ALS and copy: National Archives; copy: British Library The Bearer Capt. Balm is strongly recommended to me, as a very able Officer of Horse, and capable of being extreamly useful to us, in forming a Body of Men for that Service. As he has otherwise an excellent Character, I take the Liberty of recommending him to my Friends as a Stranger, of Merit, worthy of their Civilities, and to the...
AL (draft): Library of Congress The Bearer of this, Mr. Holcker, is a Gentleman of excellent Character, of great Credit in this Country, and one of my particular Friends. He can give you good Information of the State of Public Affairs here. I beg leave therefore to recommend him to your Acquaintance, and to all the Civilities you usually show to Strangers of Merit, of which you will find him...
LS : Yale University Library, Smith College Library; AL (draft) and copy: Library of Congress Five Captains of Vessels from Boston who had been carried Prisoners into England, made their Escape from thence lately in an open Boat and arrived on the Coast of Normandy in France. Being Strangers there, destitute of all Acquaintance, they had the good Fortune to meet with M. St. John, a French...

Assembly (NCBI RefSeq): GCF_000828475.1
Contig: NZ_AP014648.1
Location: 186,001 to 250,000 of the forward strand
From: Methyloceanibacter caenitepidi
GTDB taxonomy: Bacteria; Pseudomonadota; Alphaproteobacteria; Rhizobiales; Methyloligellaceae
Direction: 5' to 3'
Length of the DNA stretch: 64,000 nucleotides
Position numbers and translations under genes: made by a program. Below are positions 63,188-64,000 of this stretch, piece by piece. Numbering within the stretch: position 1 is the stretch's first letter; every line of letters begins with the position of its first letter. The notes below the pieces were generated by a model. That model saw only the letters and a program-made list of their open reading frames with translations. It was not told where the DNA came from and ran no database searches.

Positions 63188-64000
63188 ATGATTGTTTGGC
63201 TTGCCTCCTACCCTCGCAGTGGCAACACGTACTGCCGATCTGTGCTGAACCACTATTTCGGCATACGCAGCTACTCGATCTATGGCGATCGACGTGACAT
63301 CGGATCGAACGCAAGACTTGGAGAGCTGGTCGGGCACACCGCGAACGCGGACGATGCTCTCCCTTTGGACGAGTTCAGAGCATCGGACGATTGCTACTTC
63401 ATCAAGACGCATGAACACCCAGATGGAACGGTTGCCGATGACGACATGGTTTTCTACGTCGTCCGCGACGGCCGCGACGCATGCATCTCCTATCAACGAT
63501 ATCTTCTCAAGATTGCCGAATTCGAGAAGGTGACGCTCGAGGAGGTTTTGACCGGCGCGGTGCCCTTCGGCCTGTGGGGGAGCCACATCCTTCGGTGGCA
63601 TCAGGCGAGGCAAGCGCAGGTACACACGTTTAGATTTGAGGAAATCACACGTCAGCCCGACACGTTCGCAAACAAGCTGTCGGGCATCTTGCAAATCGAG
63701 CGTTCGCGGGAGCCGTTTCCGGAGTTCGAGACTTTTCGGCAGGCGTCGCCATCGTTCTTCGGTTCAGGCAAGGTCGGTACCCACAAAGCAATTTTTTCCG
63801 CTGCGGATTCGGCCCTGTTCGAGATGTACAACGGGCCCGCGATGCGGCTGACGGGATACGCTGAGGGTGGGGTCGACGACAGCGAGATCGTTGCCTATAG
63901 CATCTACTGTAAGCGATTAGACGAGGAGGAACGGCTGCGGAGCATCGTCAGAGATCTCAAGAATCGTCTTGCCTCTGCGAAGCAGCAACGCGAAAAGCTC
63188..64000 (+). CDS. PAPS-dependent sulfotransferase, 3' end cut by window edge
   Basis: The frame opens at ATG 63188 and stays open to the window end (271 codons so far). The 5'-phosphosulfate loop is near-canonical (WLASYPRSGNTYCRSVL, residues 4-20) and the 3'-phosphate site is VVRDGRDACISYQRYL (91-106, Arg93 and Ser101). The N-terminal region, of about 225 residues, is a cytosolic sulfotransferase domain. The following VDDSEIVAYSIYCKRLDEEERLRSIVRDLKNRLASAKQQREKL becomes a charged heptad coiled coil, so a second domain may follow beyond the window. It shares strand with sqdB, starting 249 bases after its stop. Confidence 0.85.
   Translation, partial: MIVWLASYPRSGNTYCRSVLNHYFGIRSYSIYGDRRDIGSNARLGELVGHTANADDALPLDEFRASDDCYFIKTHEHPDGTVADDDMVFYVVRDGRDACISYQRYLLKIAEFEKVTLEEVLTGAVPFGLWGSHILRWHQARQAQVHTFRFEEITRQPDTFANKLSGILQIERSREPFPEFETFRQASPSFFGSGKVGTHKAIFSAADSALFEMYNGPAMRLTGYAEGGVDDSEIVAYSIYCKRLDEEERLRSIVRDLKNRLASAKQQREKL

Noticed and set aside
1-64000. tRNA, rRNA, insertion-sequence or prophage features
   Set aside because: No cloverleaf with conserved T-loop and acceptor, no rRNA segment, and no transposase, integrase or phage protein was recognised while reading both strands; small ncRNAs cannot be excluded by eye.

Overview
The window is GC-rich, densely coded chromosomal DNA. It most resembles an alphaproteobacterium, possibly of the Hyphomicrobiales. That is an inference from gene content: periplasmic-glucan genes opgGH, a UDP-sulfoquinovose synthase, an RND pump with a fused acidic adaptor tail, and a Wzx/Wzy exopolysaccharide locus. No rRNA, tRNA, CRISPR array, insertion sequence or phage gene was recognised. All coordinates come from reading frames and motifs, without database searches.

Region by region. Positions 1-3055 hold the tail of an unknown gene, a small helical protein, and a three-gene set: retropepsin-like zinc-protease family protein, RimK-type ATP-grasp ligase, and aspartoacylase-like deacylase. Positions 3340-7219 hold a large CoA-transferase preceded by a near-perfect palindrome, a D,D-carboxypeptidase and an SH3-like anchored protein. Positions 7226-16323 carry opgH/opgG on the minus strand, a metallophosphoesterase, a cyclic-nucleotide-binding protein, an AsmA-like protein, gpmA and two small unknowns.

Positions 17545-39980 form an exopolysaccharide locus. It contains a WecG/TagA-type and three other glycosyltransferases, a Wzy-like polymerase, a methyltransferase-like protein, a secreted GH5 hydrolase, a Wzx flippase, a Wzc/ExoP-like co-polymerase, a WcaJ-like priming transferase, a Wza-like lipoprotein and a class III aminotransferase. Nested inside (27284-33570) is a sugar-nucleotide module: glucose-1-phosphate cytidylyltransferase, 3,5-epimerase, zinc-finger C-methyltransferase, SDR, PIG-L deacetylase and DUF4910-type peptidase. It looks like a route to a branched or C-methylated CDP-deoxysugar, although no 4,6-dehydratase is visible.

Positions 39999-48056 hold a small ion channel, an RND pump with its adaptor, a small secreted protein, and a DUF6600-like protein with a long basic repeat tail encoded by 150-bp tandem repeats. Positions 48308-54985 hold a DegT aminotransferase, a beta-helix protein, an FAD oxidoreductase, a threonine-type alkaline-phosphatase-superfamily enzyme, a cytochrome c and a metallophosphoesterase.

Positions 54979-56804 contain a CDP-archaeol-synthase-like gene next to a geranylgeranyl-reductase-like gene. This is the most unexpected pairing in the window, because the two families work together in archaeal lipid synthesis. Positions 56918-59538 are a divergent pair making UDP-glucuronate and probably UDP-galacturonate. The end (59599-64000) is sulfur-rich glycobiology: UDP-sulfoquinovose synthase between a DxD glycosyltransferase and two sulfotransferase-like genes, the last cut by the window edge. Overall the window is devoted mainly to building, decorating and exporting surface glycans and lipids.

ALS : National Archives We have been here some Days waiting for General Schuyler’s Orders to proceed, which we have just received, and shall accordingly leave this Place to morrow. Tho’ by the Advices from Canada communicated by him to us, and as we suppose sent forward to you, I am afraid we shall be able to effect but little there. We had a heavy Snow here yesterday and the Waters are so...
ALS and copy: National Archives In 30 Days after we left the Capes of Delaware, we came to an Anchor in Quiberon Bay. I remain’d on board four Days, expecting a Change of Wind, proper to carry the Ship into the River Loire; but the Wind seeming fix’d in an opposite Quarter, I landed at Auray, and with some Difficulty got hither, the Road not being well supply’d with Means of Conveyance. Two...
LS : American Philosophical Society; copy: Library of Congress Permit me to repeat my Congratulations on your Election to the Government of your Country, and my best Wishes for your Health & Happiness. A Privateer of this Country having taken an English Packet bound to New York, with her Dispatches, some of which it may be of particular Use to your State that your Excellency should see, as...